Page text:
Unspecific Hydrophobic Stabilization of Folding Transition StatesViguera, A.R., Vega, C., Serrano, L.
(2002) Proc.Natl.Acad.Sci.USA 99: 5349
- PubMed: 11959988
- DOI: 10.1073/pnas.072387799
- PubMed Abstract:
- Crystal Structure of a Src-Homology 3 (SH3) Domain
Musacchio, A.,Noble, M.,Pauptit, R.,Wierenga, R.,Saraste, M.
(1992) Nature 359: 851
Here we present a method for determining the inference of non-native conformations in the folding of a small domain, alpha-spectrin Src homology 3 domain. This method relies on the preservation of all native interactions after Tyr/Phe exchanges in so ...
Here we present a method for determining the inference of non-native conformations in the folding of a small domain, alpha-spectrin Src homology 3 domain. This method relies on the preservation of all native interactions after Tyr/Phe exchanges in solvent-exposed, contact-free positions. Minor changes in solvent exposure and free energy of the denatured ensemble are in agreement with the reverse hydrophobic effect, as the Tyr/Phe mutations slightly change the polypeptide hydrophilic/hydrophobic balance. Interestingly, more important Gibbs energy variations are observed in the transition state ensemble (TSE). Considering the small changes induced by the H/OH replacements, the observed energy variations in the TSE are rather notable, but of a magnitude that would remain undetected under regular mutations that alter the folded structure free energy. Hydrophobic residues outside of the folding nucleus contribute to the stability of the TSE in an unspecific nonlinear manner, producing a significant acceleration of both unfolding and refolding rates, with little effect on stability. These results suggest that sectors of the protein transiently reside in non-native areas of the landscape during folding, with implications in the reading of phi values from protein engineering experiments. Contrary to previous proposals, the principle that emerges is that non-native contacts, or conformations, could be beneficial in evolution and design of some fast folding proteins.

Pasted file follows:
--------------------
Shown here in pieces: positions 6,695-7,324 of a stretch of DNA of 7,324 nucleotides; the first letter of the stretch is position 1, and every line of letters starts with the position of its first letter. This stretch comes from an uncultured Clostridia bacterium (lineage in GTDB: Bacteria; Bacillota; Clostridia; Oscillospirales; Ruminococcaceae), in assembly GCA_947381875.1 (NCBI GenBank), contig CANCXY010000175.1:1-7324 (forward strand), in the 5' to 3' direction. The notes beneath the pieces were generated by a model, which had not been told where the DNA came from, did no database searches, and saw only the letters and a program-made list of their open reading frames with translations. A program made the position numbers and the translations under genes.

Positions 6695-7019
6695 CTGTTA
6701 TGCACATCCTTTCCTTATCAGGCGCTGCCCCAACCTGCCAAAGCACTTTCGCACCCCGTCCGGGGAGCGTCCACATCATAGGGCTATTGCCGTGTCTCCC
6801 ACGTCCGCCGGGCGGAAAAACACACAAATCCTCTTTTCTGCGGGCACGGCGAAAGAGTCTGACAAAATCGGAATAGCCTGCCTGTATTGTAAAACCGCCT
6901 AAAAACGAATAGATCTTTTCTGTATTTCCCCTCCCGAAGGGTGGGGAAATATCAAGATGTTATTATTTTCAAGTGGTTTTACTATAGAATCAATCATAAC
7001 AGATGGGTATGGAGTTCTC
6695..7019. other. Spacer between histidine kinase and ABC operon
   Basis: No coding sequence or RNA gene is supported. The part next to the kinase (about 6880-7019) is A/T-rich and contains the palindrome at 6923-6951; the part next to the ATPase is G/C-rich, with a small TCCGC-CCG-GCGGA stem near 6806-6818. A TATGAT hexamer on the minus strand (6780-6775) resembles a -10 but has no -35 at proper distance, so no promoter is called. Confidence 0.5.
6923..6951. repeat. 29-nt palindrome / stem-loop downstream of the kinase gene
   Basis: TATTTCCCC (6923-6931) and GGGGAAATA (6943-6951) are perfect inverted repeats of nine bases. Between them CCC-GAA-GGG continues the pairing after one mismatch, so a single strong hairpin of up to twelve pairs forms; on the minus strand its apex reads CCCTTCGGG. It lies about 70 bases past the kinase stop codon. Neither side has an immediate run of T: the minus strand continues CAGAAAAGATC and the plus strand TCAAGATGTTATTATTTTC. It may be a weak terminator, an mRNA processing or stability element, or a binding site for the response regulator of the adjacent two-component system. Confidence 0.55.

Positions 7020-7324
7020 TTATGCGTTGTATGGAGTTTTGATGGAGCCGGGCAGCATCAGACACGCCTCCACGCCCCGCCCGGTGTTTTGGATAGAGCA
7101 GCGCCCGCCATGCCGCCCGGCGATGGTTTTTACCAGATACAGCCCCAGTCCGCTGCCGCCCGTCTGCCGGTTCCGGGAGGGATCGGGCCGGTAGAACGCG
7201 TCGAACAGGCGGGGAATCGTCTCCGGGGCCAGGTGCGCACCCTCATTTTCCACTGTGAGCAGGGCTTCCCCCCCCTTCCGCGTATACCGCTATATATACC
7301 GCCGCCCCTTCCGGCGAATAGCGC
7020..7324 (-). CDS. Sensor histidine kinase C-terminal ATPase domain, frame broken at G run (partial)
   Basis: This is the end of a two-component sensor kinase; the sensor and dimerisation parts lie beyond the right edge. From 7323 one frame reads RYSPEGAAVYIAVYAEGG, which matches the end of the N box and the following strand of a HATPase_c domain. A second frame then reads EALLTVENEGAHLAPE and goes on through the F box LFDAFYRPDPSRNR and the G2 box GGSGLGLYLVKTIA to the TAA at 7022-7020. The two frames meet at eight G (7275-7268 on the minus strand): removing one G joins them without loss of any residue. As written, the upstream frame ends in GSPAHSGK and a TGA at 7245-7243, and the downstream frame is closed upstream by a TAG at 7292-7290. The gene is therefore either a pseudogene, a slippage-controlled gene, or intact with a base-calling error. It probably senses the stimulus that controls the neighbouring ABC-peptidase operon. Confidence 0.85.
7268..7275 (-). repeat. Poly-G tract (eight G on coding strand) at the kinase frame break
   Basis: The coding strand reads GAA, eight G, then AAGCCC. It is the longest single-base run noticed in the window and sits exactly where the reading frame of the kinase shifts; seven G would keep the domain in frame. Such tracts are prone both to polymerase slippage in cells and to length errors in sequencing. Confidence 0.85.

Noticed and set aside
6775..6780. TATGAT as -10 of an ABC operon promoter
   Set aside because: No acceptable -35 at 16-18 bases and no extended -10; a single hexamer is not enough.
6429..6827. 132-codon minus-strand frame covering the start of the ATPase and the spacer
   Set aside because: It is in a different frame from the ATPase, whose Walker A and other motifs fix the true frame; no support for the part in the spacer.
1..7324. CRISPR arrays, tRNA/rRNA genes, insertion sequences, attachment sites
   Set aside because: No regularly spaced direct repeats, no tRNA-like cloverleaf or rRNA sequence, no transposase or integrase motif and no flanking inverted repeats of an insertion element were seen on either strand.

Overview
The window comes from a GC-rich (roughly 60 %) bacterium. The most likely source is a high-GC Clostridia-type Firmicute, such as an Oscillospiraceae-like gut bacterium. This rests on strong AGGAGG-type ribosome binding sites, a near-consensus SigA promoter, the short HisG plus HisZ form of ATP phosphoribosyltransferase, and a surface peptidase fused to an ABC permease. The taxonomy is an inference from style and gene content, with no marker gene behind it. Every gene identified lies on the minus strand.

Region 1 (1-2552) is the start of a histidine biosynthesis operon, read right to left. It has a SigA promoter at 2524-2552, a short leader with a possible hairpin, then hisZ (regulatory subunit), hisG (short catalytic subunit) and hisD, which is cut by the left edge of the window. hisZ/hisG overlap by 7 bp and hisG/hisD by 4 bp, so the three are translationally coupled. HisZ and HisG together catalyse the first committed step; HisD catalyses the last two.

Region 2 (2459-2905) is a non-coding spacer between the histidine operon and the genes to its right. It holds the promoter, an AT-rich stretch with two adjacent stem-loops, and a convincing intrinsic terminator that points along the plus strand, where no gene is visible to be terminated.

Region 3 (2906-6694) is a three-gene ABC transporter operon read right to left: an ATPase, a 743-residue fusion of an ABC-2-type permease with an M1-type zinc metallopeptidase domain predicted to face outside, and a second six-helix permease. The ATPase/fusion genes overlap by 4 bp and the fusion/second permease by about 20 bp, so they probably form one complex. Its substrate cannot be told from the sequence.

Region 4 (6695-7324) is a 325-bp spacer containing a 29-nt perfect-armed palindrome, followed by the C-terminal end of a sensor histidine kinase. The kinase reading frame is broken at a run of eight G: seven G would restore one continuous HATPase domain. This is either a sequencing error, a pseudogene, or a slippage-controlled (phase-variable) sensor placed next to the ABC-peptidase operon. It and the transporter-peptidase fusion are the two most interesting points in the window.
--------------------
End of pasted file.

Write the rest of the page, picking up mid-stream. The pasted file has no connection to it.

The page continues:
European Molecular Biology Laboratory, Meyerhofstrasse 1, Postfach 10229, D-69012, Heidelberg, Germany.